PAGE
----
How Do You Switch Auto Insurance Companies?
It is always smart to be shopping around for the best auto insurance rates. Every now and then insurance rates drop or special new discounts pop up. If you keep your eyes open, you will be surprised at the special deals you may find.
A lot of people’s biggest concern with shopping for a new auto insurance plan is their existing policy. You may think that you cannot cancel your policy now if you are under contract, or you may think that canceling your current insurance may be more trouble than it’s worth. But fear not! Switching your auto insurance provider is actually easier than you think.
The Proper Way To Switch Your Auto Insurance Provider
Follow these six steps to make sure that you are switching insurance providers “the right way.”
- Get a new policy from a new company.
- Set a start date for your new policy to ensure no lapses.
- Notify your existing provider that you are canceling and follow their instructions for leaving.
- Ask for a refund from your existing provider on your unused premiums (if they allow).
- Alert your state DMV of changes (unless your new provider does this for you).
- Start driving with your new policy.
Continue reading below for answers to other frequently asked questions about changing auto insurance providers.
Are You Allowed To Cancel Your Auto Insurance Policy?
Most car insurance providers allow you to cancel a policy at any time, as long as you give them notice before doing so. Many companies do not even charge a fee if you decide to cancel early.
Unfortunately, some companies do require a fine be paid if you cancel in the middle of a policy. Call up your auto insurance provider today to see if they have a cancellation penalty. If so, ask how much their cancellation fees are. If the cost to cancel your policy is greater than the amount you will be saving by switching to a new provider, you might want to “hold out” and wait until your policy runs out so that you can switch providers without any repercussions.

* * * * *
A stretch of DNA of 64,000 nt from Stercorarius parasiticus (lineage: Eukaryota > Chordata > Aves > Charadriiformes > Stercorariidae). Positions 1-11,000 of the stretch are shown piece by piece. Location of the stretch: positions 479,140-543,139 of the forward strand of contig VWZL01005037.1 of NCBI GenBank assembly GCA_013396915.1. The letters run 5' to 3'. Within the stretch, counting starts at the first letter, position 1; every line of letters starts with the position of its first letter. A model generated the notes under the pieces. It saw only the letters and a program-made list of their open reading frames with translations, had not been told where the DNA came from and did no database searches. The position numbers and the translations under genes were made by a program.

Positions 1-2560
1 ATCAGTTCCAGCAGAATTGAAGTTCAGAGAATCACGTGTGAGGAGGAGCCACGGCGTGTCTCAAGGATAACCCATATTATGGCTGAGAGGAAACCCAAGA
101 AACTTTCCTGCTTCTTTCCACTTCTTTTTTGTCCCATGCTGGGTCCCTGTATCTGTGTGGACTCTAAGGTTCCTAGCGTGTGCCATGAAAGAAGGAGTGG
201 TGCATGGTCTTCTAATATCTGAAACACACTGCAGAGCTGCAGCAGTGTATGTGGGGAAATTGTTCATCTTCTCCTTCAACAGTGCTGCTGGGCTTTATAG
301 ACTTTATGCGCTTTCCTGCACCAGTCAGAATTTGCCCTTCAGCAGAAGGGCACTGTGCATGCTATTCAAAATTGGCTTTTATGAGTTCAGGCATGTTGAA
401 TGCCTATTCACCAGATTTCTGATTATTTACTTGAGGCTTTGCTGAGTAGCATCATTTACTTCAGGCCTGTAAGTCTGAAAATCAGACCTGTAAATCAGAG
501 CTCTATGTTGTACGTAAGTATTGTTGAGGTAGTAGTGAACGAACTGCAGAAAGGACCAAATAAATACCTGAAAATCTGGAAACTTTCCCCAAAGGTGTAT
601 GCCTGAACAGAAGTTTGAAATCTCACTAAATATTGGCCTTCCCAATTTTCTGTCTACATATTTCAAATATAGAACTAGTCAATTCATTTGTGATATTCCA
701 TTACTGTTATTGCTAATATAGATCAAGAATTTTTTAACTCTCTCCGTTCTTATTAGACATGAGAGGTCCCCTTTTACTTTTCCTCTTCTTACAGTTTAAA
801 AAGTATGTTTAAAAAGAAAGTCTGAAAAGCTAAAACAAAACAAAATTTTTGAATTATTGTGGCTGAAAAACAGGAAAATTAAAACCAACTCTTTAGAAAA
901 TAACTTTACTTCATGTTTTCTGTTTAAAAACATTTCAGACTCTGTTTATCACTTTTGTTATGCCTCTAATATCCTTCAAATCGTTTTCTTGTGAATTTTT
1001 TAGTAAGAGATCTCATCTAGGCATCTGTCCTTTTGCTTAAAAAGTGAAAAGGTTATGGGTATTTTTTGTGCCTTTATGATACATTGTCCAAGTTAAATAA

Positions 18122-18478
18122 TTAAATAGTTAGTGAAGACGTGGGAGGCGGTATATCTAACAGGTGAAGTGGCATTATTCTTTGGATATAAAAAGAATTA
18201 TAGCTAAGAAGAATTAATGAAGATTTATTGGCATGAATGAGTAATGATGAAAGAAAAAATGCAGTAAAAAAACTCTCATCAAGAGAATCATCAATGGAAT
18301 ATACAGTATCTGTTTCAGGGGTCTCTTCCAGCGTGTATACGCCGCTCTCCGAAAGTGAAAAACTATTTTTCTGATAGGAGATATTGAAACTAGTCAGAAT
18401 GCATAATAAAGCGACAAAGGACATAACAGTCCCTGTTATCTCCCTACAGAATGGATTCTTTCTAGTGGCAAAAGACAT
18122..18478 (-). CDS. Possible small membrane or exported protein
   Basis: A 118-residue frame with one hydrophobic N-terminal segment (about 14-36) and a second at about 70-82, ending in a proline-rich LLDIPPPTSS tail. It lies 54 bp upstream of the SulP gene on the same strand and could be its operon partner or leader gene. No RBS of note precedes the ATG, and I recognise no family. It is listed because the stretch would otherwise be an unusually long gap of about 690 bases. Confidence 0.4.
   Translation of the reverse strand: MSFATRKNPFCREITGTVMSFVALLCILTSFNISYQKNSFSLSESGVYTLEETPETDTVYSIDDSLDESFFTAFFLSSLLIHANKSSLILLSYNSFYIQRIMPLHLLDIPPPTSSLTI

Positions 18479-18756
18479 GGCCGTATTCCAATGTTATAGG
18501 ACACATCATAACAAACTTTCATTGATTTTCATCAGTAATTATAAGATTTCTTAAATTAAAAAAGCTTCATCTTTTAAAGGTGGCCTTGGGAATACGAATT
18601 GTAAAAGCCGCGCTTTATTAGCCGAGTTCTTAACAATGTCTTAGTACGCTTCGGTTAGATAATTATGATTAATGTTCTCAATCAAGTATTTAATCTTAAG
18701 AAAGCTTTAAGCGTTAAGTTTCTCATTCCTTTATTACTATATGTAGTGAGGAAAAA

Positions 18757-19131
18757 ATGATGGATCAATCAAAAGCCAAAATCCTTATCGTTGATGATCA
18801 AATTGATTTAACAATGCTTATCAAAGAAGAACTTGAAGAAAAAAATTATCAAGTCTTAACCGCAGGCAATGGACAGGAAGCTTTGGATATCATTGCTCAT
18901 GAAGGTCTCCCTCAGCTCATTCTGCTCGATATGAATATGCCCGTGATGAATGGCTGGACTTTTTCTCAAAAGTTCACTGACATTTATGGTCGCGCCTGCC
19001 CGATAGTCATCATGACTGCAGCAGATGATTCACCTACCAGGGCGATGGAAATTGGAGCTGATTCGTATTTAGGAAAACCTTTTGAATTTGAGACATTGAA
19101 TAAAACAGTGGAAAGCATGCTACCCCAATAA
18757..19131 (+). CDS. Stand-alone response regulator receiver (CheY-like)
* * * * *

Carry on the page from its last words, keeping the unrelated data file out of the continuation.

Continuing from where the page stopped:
Another thing to consider is that you don’t want to cancel in the middle of a payment cycle. By doing so, you will “waste” your coverage. For example, if you just paid your bill for the month of May on April 31, you probably do not want to cancel your policy immediately on May 1 because a whole month will go unused. Wait until the time is right, and then cancel! (Note – Many providers offer refunds on unused coverage, but others do not. Check with your provider first to see their what their policy is on this.)
When Is The Right Time To Switch Policies?
As stated about, you do not want to have “unused” auto insurance coverage. Likewise, you do not want to have your policy lapse and leave you without coverage. As you probably know, it is illegal to drive without insurance.
Therefore, you should start to shop for a new insurance policy about 3-4 weeks before you plan to switch. This will allow you adequate time to sign up for a policy, get your paperwork in order, and get the new policy and proof of insurance sent to you in the mail. If you wait until the last minute to sign up for a new plan, you might be left without insurance and hence, unable to drive.
If you are unsure about whether or not you will get your new insurance policy in time to drive, simply ask your new insurance company. Your new provider will be able to set up your new policy so that its onset is timed perfectly with the cancellation of your old policy.
How To Find Cheaper Insurance Rates
There are many reasons why you might want to switch your auto insurance provider. You might not be satisfied with your current provider’s customer service. You may think you can find better rates elsewhere. Maybe you even are planning to buy a new car and simply want a new policy for the new car. Whatever the reason may be, it’s actually pretty easy to start shopping around for new rates.
To begin comparing insurance quotes for free, scroll back up to the top of this page and enter your zip code. After filling out our brief form, you will be given competitive rates from the top insurance providers in the United States.